It will come as no surprise to you that there is no Aunt Jemima, Mrs. Butterworth, or any other corn syrup laden imitation maple sryup in my house. I mean really - you don't have to have awesome sunglasses, ironic facial hair, nor do you you have to spend $239 on a ticket to The Great GoogaMooga to know that real maple syrup is just so much better.
1) Maple syrup aromas and flavors can differ from place to place and from season to season.
Hmmm, so not all maple syrup should smell and taste the same.
2) Maple syrup must legally be at least 66% sugar when it's bottled. But maple sap as it flows from the tree has nowhere near that concentration. At the beginning of the season when the sugar runs high in the tree it can be between 4-5% sugar (or Brix, if you will). Towards the end of the season it can be less than 2% sugar. That may not seem like much of a difference, but it is. The sap is boiled in order to achieve a 66% sugar concentration, and sap at 4-5% brix requires a lot less boiling time.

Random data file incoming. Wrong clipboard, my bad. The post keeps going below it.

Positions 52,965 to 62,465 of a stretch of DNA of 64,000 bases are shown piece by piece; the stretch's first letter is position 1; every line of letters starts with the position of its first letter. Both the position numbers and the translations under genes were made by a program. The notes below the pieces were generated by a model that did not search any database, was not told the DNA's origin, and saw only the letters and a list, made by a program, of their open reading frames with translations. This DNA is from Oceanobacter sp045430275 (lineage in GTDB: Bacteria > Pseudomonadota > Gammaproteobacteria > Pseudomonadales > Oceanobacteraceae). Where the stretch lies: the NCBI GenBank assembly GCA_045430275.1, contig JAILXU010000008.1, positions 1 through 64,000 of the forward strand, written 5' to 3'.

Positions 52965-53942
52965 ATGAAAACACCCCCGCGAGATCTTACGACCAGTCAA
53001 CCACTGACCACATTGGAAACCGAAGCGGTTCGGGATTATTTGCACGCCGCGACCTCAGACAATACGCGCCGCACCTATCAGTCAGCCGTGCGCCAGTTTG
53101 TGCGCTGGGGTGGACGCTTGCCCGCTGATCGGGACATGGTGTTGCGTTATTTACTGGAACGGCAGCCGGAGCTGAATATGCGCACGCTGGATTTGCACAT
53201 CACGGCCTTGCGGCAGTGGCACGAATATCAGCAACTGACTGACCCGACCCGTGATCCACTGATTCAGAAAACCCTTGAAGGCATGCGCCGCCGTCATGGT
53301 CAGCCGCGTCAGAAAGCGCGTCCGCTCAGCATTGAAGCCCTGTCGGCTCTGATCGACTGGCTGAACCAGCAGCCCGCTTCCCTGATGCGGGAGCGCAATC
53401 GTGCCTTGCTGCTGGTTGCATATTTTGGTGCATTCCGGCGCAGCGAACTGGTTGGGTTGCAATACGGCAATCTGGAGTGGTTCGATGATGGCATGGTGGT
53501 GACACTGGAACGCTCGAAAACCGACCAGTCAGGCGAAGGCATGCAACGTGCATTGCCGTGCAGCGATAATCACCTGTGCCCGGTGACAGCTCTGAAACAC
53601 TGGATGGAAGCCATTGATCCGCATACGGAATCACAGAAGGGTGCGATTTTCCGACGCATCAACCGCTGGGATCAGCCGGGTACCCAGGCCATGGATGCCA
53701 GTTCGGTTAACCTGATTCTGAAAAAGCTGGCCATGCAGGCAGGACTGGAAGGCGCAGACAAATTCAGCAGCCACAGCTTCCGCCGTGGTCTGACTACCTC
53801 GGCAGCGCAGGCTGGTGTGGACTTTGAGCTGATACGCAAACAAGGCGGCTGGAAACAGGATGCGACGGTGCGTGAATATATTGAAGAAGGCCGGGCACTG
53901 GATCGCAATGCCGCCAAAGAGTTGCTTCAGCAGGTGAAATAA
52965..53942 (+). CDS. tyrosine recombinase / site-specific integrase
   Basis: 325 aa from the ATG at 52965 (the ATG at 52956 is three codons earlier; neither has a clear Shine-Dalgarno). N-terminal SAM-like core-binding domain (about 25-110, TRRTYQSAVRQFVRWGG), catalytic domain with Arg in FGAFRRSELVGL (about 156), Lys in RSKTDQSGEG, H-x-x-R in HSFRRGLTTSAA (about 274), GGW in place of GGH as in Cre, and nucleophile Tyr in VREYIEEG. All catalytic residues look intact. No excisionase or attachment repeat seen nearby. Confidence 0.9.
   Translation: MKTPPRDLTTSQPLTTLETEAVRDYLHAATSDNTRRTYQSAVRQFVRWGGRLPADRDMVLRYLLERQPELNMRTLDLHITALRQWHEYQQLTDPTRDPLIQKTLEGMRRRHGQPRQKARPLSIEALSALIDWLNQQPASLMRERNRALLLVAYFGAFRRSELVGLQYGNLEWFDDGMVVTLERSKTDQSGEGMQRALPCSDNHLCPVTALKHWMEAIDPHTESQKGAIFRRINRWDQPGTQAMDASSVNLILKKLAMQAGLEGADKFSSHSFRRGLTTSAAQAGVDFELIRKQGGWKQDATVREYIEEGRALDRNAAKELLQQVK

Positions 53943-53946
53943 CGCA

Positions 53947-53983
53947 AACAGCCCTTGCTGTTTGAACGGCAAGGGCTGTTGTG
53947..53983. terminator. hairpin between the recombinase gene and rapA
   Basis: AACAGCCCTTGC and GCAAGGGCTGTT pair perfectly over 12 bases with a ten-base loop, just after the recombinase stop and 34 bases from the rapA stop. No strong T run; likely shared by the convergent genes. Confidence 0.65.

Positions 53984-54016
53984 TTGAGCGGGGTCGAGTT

3) Maple syrup is filtered before bottling in order to remove "sugar sands" and other particles. Thank goodness, too. Customers don't want to buy syrup that might throw a sediment, or appear anything other than crystal-clear. They might feel as though a cloudy syrup, or one that has crystals at the bottom of the bottle, is a lesser syrup. Better to filter it heavily, to remove those particles.
Now, I have to figure out how to score some unfiltered golden maple syrup...